Congress writes an unworkable law. The executive branch, seeking to make a feasible something out of a legislative nothing, essentially rewrites the law. Backers of the original statute cry foul.
No, we are not talking about Obamacare – not today, anyway. But the pattern is certainly becoming familiar.
Today our topic is renewable fuels, by which I mean corn-based ethanol and its entourage of fermented yard clippings. In 2007, Congress and then-President George W. Bush decreed that we should blend an ever-increasing amount of this modestly combustible brew into our petroleum-based fuel supply. The idea was to force some of that nasty, foreign-produced, trade-deficit-inducing petroleum out of our tanks, to be replaced by clean, green, American-made hooch.
But events have not worked out the way the law’s authors envisioned. We are pumping a lot more oil now than we were just a few years ago, and we’re burning less of it in our gas tanks. Between us and our Canadian neighbors, we’re getting surprisingly close to a North America that can function entirely on its own crude oil. Meanwhile, the diversion of a big chunk of our corn supply to motor fuel has driven up feed prices for our livestock producers and land prices for young or expansion-minded farmers.
These unintended consequences probably were not enough to derail the ethanol mandate alone. But another problem looms: the ethanol “blend wall.” With quotas scheduled to rise again next year, there is a good chance that the existing rules will make us blend more ethanol into our fuel than we can actually use without damaging many of our cars and gas pumps.
So the Environmental Protection Agency has proposed bending – make that reinterpreting – the statute so it can fit into reality. According to Bloomberg, the EPA has proposed lowering the requirements for ethanol use that would have taken effect in 2014. Overall renewable fuel use would be reduced from 18.15 billion gallons to 15.21 billion gallons in 2014, while the corn-ethanol requirement would be trimmed to 13 billion gallons, compared to 2013’s 13.8 billion gallon benchmark.
Oil industry representatives have said that, if the requirements rise as scheduled, the falling demand for gasoline would mean that compliance would force them to make fuels with greater than 10 percent ethanol. However, the American Petroleum Institute reports that blends over 10 percent can cause engine problems, and that older vehicles can’t handle blends above 15 percent at all.
Opponents of the change dispute the existence of the blend wall. Anne Steckel, vice president for federal affairs at the National Biodiesel Board, said in a statement, “We’re not sure where these numbers are coming from, and it may just be wishful thinking among folks in the oil industry.”
One thing that is indisputable is the drop in gasoline consumption. When the rising quotas for ethanol were outlined in 2007, demand was projected to steadily increase. Reality, however, has not conformed to the legislation’s assumptions. This has left refiners scrambling for either credits to offset their mandatory ethanol consumption or hardship exemptions (which, for now, only one refinery has secured).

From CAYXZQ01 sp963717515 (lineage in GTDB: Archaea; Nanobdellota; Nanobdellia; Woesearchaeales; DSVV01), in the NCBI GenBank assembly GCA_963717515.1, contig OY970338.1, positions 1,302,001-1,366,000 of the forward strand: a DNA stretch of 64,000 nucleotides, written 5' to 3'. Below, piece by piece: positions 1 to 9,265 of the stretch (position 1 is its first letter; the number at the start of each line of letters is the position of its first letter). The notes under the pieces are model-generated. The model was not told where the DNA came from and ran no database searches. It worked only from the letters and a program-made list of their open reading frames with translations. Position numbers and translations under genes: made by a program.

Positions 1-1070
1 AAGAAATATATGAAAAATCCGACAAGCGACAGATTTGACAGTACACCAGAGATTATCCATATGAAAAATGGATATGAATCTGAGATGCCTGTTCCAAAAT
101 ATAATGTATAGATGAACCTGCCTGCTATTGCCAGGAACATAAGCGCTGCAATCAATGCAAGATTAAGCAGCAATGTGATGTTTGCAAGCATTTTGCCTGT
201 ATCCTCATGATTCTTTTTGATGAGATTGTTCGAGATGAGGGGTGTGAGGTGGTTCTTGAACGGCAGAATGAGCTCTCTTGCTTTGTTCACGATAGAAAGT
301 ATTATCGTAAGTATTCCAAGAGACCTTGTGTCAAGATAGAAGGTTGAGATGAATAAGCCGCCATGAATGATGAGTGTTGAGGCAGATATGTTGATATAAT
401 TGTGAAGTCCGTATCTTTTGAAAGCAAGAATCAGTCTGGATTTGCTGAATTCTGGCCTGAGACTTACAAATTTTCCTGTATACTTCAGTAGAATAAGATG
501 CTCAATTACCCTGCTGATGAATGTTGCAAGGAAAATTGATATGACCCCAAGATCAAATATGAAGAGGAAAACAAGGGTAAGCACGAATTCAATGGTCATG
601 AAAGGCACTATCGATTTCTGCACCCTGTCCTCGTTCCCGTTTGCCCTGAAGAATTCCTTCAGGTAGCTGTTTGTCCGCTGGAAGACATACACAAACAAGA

Now it is ethanol producers and farmers who may have to scramble, if the EPA’s proposal is approved. The New York Times noted that a record corn crop is expected, and “the price of a bushel has fallen almost to the cost of production.” Gas stations have reported that selling so-called “flex fuel,” blends of up to 85 percent ethanol that newer cars can handle, has been an ongoing challenge. Ethanol producers who were confident despite the lapse of a tax credit for ethanol use in 2011 are a lot less confident right now.
The truth is that ethanol has its place, but it is not at all clear that the place needs bolstering beyond market forces of supply and demand. Yet for now, we are likely stuck with at least some ethanol support. As Gina McCarthy, the administrator of the EPA, said in a news release, “Biofuels are a key part of the Obama Administration’s ‘all of the above’ energy strategy.” The president’s energy strategy has remained reactive, rather than active, making “all of the above” sound like “anything popular at the moment.” This state of affairs doesn’t leave the EPA much room to maneuver.
Even if we allow the premise that mandating ethanol makes sense at all, Congress could avoid running into the blend wall by requiring refiners to meet a certain percentage of ethanol blends, rather than requiring them to use a certain volume of ethanol. Until lawmakers act, however, the question is whether EPA and the administration have any latitude (or, in keeping with their custom, will claim any latitude) to respond sensibly.
Critics of the Affordable Care Act (like me) tend to take the administration to task for altering or ignoring parts of the law that are not workable, or at least are not workable right now. Critics of renewable fuel mandates (like me) are probably going to applaud the administration if it essentially rewrites the destructive legislation that Congress passed to placate corn farmers by filling our tanks with bathtub gin. Maybe the only party that deserves points for consistency is the administration that consistently claims the power to do what it wants.
On the other hand, consistency won’t take us very far if our cars won’t start. So let’s keep the corn on the farm, the liquor in the liquor cabinet, and gas in our gas tanks – at least until something truly better comes along.